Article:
Results-based pay induces commitment to goals
Results-based pay systems are applied to slightly over a half of economists. Of the economists working in the private sector, results-based pay is applied to 68 per cent.
Results-based pay in brief:
- A package of organisation-specific pay methods that supplement basic pay and are tied to achievements.
- For example, results-based rewards, profit bonuses, synthetic options, profit-sharing bonuses and various share-based systems.
- Piecework and reward pay are not results-based pay but basic salary.
Results-based pay must be transparent
- In terms of results-based pay, the transparency and clarity of the system are essential. The remuneration of top management is tied to the company's success, often measured with share quotations that can be followed up by anyone.
In addition to monetary significance, group-based performance rewards have symbolic meaning to personnel. Rewards granted for the attainment of joint goals add to the sense of solidarity and motivation.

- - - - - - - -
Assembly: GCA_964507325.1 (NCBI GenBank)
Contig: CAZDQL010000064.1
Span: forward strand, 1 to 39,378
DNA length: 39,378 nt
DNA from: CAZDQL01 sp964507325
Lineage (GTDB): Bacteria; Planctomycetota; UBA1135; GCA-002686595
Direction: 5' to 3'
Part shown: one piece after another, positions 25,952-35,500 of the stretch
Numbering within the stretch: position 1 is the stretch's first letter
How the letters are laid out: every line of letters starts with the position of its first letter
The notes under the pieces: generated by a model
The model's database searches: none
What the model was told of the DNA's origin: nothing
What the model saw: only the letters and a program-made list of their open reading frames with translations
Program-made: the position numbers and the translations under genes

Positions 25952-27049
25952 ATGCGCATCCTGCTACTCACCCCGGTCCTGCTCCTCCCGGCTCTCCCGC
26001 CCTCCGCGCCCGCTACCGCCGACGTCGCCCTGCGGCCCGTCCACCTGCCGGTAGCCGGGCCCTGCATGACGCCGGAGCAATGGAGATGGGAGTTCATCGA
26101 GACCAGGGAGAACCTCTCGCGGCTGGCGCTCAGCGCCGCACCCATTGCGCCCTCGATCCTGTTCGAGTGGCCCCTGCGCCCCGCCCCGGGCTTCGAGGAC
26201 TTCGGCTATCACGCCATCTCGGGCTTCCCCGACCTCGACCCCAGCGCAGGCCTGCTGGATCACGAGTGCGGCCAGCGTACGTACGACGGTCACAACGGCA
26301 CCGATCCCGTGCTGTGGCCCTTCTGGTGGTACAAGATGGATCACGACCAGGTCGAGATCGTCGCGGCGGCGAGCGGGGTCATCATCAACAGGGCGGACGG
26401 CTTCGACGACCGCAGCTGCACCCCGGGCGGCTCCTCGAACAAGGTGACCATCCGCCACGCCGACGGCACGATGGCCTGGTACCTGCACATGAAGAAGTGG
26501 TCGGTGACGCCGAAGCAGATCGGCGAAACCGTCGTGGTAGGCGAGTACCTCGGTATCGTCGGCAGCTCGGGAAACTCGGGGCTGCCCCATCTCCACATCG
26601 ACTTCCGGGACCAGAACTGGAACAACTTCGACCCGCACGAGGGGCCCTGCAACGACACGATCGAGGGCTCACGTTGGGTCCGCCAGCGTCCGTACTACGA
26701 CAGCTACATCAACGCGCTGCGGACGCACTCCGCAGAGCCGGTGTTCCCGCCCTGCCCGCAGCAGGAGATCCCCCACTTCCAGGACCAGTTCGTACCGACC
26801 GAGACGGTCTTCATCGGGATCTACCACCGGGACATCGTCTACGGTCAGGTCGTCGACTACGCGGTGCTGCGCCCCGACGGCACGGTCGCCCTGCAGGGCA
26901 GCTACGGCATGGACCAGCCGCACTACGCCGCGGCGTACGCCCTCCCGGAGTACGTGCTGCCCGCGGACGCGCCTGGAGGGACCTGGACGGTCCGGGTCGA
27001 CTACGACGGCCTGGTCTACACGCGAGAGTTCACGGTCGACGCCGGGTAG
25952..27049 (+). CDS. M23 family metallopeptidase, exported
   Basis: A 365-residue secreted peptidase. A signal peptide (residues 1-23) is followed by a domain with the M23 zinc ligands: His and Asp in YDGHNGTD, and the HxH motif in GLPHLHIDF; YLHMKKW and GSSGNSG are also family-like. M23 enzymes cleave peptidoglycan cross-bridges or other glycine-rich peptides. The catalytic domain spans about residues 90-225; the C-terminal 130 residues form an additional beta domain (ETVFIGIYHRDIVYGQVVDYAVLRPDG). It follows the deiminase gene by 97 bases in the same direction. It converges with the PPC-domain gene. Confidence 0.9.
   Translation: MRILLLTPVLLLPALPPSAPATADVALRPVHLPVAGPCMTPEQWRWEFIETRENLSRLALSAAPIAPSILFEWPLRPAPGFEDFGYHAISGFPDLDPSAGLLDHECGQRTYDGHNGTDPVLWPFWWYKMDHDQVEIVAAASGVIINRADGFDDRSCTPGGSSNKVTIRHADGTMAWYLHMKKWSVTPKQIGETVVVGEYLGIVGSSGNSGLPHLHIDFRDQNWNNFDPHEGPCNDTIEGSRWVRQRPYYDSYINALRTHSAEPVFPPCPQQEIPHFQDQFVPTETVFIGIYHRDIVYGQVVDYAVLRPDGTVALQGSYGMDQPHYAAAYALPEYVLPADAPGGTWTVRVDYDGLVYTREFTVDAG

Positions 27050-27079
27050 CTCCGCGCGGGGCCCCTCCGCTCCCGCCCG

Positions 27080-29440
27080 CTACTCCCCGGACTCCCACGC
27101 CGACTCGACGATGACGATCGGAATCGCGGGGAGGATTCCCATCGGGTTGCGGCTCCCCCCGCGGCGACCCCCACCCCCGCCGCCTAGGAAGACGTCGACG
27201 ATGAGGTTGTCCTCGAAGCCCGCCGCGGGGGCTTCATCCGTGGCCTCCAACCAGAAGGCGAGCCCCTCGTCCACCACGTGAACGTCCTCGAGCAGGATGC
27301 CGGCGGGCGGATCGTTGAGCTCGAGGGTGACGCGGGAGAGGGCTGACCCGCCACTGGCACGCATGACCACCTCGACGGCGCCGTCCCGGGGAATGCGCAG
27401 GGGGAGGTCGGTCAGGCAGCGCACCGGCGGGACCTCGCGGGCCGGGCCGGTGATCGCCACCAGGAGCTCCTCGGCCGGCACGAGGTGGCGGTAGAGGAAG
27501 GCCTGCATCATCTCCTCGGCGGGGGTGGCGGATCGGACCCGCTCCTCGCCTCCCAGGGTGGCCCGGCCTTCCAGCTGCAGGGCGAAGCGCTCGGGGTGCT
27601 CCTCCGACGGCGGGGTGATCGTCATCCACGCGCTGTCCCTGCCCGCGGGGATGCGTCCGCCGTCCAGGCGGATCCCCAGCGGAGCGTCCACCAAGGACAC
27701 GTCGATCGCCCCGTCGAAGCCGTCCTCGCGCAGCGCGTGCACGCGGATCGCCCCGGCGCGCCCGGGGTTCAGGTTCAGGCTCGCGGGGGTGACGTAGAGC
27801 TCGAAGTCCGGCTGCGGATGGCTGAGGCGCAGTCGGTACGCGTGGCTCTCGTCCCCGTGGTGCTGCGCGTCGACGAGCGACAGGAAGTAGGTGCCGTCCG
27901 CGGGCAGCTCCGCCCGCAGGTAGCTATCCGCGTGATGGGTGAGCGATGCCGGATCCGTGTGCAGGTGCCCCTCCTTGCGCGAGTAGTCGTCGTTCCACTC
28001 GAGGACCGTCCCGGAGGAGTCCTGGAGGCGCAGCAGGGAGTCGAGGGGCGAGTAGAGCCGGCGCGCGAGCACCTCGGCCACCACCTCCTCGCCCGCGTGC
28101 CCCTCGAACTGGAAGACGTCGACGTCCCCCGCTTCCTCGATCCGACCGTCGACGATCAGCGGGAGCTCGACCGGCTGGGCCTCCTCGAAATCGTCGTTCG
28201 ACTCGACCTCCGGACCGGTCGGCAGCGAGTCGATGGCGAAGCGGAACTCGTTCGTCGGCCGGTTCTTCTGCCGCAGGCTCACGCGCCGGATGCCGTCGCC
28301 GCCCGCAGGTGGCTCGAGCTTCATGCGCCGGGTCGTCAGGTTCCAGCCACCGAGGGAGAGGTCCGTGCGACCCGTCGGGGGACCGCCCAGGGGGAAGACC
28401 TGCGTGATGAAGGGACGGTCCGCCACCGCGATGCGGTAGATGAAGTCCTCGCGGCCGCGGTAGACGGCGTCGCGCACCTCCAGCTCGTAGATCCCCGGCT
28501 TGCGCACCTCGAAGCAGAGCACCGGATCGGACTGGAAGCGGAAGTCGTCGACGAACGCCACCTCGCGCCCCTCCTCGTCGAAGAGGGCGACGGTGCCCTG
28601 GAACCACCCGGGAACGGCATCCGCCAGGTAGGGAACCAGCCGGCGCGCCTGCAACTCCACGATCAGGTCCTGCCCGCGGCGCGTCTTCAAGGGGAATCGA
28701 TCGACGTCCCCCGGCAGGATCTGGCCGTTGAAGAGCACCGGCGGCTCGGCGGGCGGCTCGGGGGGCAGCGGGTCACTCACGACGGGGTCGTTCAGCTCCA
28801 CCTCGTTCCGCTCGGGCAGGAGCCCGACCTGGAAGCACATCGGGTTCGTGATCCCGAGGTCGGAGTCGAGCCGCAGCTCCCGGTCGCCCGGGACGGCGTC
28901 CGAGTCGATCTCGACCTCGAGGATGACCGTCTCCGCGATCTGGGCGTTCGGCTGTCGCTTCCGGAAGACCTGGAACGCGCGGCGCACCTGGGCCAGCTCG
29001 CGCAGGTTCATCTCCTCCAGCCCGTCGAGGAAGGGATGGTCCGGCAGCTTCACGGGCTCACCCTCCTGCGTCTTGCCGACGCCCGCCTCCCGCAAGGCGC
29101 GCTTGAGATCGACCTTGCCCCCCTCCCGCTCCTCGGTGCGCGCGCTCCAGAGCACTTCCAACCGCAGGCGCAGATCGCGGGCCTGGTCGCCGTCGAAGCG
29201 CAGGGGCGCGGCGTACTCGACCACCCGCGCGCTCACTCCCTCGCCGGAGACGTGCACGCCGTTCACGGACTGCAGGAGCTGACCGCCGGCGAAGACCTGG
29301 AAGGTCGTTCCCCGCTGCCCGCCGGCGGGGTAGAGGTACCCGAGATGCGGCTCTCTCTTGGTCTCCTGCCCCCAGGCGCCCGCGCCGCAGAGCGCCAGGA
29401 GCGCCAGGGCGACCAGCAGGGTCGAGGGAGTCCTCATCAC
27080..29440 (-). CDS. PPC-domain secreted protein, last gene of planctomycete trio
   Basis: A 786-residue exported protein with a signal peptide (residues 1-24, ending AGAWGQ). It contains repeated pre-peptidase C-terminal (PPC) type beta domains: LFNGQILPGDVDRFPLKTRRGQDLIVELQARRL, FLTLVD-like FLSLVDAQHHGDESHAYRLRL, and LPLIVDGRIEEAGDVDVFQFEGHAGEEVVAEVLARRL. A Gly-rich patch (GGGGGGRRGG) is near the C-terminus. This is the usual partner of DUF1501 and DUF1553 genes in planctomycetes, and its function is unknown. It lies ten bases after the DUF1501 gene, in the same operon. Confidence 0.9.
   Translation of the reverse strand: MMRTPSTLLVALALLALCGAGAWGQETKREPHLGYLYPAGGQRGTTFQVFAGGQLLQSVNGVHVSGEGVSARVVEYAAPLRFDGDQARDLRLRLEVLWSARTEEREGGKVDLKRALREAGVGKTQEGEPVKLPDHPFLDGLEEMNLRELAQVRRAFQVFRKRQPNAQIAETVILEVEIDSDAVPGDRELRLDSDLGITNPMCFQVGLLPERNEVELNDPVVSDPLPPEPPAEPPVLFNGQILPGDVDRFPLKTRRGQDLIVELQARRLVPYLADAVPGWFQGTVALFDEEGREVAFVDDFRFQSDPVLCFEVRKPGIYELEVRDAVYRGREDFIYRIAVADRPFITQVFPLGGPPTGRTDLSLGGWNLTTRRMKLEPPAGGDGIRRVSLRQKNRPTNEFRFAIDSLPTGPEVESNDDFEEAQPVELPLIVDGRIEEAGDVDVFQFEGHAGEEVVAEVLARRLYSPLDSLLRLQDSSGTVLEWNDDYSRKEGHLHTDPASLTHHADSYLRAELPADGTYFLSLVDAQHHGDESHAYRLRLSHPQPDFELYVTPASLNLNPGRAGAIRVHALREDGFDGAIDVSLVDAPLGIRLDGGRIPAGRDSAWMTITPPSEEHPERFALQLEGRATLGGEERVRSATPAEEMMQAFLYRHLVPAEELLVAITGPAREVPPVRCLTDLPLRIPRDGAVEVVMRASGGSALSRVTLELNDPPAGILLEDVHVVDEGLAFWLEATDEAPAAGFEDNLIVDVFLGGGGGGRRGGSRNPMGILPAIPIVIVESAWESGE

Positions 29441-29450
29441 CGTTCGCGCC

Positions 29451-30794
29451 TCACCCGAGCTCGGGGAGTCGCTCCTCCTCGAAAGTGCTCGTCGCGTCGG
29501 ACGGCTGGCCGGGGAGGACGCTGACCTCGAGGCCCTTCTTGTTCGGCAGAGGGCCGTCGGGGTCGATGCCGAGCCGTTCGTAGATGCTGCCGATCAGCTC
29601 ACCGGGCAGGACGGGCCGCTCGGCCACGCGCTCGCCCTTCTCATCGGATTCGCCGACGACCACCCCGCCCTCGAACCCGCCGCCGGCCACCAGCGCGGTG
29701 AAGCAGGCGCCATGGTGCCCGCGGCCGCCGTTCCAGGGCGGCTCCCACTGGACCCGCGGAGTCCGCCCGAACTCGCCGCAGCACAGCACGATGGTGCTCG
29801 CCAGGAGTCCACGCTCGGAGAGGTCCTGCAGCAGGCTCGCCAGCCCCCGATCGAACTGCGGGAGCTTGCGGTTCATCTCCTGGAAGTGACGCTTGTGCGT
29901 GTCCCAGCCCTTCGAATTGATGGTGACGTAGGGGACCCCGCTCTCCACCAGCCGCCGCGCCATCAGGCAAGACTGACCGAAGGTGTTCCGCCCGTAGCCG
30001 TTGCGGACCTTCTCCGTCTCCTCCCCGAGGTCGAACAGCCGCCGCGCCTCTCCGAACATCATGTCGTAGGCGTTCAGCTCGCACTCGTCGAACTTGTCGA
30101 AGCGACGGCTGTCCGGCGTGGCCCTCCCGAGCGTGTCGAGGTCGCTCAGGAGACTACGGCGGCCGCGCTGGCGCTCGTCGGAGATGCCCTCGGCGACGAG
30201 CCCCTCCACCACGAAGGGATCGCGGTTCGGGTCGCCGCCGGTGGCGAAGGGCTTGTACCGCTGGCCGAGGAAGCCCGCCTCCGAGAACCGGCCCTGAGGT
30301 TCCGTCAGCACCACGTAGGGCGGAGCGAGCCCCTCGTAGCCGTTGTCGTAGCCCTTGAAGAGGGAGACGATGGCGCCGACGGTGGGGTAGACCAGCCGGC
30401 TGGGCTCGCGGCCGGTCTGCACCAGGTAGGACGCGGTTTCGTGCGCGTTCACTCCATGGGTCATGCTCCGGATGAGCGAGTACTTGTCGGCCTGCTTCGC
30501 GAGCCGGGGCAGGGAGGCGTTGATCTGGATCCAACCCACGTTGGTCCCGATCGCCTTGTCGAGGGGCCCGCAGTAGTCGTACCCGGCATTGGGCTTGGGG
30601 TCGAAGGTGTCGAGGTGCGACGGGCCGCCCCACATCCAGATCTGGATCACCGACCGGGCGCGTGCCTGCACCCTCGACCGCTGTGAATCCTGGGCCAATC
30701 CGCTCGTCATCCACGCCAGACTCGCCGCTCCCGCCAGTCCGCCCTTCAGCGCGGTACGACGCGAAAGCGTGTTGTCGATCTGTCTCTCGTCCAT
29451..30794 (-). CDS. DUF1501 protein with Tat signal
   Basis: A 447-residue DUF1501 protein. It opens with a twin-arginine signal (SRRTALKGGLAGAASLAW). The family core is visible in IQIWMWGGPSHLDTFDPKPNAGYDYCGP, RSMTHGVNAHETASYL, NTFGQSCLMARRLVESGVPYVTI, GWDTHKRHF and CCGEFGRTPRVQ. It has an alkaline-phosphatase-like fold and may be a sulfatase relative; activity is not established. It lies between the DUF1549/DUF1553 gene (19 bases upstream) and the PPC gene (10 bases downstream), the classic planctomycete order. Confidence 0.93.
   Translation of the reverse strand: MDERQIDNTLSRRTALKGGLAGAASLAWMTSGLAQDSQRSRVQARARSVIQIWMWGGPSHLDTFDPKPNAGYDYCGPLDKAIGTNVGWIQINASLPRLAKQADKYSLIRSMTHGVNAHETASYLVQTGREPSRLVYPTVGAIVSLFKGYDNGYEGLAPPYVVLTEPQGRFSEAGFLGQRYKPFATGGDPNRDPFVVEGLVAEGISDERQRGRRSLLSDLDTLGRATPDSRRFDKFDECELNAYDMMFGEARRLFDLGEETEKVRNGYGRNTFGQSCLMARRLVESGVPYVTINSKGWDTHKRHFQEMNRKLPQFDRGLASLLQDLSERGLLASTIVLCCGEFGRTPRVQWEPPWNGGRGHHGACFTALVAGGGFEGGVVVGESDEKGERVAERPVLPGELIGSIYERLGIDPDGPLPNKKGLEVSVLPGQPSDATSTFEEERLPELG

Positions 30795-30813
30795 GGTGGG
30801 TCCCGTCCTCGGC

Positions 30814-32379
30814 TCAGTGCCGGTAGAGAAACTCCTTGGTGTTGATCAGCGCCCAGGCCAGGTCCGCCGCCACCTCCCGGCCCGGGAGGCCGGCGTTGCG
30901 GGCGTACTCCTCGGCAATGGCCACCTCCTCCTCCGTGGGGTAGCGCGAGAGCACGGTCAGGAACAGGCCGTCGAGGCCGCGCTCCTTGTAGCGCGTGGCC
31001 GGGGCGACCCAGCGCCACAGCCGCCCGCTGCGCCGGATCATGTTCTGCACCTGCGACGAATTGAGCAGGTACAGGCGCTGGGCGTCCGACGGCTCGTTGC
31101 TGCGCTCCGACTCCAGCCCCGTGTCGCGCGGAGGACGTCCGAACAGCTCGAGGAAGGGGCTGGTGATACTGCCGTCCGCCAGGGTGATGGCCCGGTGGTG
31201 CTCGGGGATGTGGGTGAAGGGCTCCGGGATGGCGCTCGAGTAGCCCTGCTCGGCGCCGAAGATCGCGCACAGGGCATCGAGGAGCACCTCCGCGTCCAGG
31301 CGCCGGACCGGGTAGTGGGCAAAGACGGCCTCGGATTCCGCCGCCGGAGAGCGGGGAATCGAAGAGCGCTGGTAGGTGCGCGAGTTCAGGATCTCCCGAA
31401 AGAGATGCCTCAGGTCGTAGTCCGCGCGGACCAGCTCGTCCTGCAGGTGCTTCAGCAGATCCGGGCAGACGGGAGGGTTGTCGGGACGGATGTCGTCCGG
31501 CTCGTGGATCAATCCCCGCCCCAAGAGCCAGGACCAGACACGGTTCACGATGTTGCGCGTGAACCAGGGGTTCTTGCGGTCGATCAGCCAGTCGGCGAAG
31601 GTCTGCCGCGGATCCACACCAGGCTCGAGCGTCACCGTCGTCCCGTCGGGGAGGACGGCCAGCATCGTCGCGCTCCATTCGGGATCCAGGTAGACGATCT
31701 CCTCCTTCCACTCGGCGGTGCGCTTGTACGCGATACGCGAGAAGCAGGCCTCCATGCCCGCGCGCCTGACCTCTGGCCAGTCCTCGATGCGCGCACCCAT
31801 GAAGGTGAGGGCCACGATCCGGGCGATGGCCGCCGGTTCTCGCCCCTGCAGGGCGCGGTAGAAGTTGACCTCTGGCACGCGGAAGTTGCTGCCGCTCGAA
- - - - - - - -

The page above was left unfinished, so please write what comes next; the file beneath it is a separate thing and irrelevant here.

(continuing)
The more closely the results-based reward goals are related to the work, the more clearly they affect performance. In fact, results-based pay should have a clear connection to the organisation's strategy.
Characteristics of a successful reward system
- Rewarding is clear-cut: individuals must understand that their work contribution matters.
- The applied reward elements are sufficient: an extensive and complex system that brings an income increase of a few per cents does not increase motivation.
- Sustainable rewarding: the reward system must be long-lasting and take the company forward.
Make informed commitments
Reward systems often leave plenty of room for interpretation. As regards share-based systems, for example, the redemption price of shares and the determination of this price often raise questions.
Potential problems usually occur when an employee is leaving a company. For example, a share-based reward system often involves a long shareholders' agreement with a possible non-competition agreement. Furthermore, according to a company car agreement, an employee may be liable to pay any remaining lease payments for a company car if he/she quits the company in the middle of the leasing period.